should be required to provide urine samples in school.
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This is in response to the Charlotte County School Board's plans for random
drug tests for students.
It's another half-baked idea from a group of people who can't seem to
understand that their job is to see to the education of students. Looking
at the Florida Comprehensive Assessment Test scores leads one to conclude
that they ought to be looking for new jobs, because they aren't doing the
job they were elected to do. Forty-five percent of the eighth-graders in
Charlotte County did not pass the FCAT for reading (up from a 41 percent
failure rate in 2003); 60 percent of the ninth-graders did not pass the
FCAT for reading; and 67 percent of the 10th-graders did not pass the FCAT
for reading (up from 59 percent in 2003).
[continues 134 words]
Children in the Charlotte County school system will be tested randomly for
drugs and alcohol, the School Board announced this week. Not right away, but
maybe starting the next school year or soon afterward.
The same day this news appeared in the Herald-Tribune, another story
reported the problems 10th-graders have had with the state reading test.
Many of them, too many of them, can't pass it.
The juxtaposition of the two stories begs the question: How do we want our
public school district to expend its limited resources? Do we want our
educators to teach our children to read, write and develop critical
thinking, or do we want them to probe their bodies for drugs?
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UNITED NATIONS -- The drug-fueled war in Colombia has created the
worst humanitarian crisis in the Western hemisphere, with more than 2
million people displaced and Indian tribes threatened with extinction,
the U.N. humanitarian chief said Monday.
In the last four years, the number of people forced to flee their
homes has increased by about 1 million, Undersecretary-General for
Humanitarian Affairs Jan Egeland said. Colombia now has the
third-largest number of displaced people in the world - behind Congo
and Sudan, he said.
[continues 327 words]
WEST PALM BEACH, Fla. -- Students in Palm Beach County suspected of
using drugs are now subject to a new type of drug testing that's
administered with a swab and an aerosol spray.
Administrators at all 23 county high schools are being trained to use
the test whenever they have a "reasonable suspicion" that a student is
using illegal drugs, said schools Police Chief Jim Kelly.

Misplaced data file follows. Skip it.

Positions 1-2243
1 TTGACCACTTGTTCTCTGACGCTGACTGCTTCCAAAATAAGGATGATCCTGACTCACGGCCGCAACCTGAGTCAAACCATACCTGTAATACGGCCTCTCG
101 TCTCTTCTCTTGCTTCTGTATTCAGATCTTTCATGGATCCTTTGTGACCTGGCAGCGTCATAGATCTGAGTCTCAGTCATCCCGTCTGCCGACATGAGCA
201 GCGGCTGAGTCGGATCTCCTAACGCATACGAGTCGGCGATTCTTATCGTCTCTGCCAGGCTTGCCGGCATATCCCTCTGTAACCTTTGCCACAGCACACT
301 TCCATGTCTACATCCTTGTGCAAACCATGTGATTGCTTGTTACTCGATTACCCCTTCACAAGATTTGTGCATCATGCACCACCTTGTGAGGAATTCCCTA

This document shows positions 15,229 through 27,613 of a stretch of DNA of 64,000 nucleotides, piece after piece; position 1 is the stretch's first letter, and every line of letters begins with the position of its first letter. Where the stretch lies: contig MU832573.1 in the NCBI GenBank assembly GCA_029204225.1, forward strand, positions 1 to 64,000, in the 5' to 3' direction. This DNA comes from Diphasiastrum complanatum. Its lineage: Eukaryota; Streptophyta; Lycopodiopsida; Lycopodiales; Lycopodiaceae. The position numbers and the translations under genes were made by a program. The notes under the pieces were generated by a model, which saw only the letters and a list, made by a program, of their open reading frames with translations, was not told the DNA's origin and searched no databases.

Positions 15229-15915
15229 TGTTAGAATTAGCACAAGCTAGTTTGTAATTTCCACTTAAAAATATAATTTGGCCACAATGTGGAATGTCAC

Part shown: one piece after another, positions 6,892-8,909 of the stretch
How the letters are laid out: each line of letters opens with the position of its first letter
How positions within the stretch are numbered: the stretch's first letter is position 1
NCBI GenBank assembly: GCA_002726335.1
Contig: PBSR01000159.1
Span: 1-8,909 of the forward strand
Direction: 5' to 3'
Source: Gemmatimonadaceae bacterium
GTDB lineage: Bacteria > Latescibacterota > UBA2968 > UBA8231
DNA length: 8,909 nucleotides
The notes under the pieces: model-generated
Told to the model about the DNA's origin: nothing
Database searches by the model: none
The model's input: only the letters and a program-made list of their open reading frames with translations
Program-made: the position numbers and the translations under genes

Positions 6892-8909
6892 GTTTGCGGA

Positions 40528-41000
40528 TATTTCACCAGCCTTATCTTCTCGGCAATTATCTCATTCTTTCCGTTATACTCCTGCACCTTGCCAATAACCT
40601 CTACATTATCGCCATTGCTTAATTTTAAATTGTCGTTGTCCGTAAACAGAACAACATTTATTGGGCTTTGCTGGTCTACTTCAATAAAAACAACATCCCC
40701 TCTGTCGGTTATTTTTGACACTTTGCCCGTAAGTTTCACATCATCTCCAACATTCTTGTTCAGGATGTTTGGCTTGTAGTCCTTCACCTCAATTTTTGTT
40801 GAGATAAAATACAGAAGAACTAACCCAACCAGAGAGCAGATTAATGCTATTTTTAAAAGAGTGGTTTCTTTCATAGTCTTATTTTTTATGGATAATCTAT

The school district is one of 22 across the country, and the only one
in Florida, taking part in a free trial program that puts the drug
detection kits in schools.
[continues 173 words]
The 2002 Florida Youth Substance Abuse Survey reported that the
state's biggest teen drug problem wasn't in Miami, Tampa or any county
with an urban center.
According to the survey, Charlotte County ranks as the state's worst
when it comes to teen substance abuse.
The Herald-Tribune analyzed the results and methodology of the survey.
The review included interviews with experts in the field of surveys
and teen drug use, as well as with representatives of the company that
created and administered the survey. The goal of the analysis was to
answer some of the questions a skeptic of the survey's findings would
have, such as:
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Re: Ephedra ban:
According to the Centers for Disease Control, each year more than 400,000
Americans die from cigarette smoking.
The National Council on Alcohol and Drug Dependency reports that 105,000
Americans die annually from alcohol-related causes. The Journal of the
American Medical Association reported 564 Viagra-related deaths in 1999
alone. According to the Institute of Medicine, 7,400 Americans die each
year because of prescription drug errors.
My point is not that cigarettes, alcohol and prescription drugs should be
banned by the Food and Drug Administration, but rather why ephedra with 155
deaths over a period of eight years? What does this mean and what will be
next? In 2004, let us all be alert, aware and protective of our great and
free society. We have so much to lose.
Danee Barnett, Longboat Key
FORT LAUDERDALE, Fla. A small group of Florida doctors are drugging
the poor at taxpayer expense and exploiting the Medicaid system by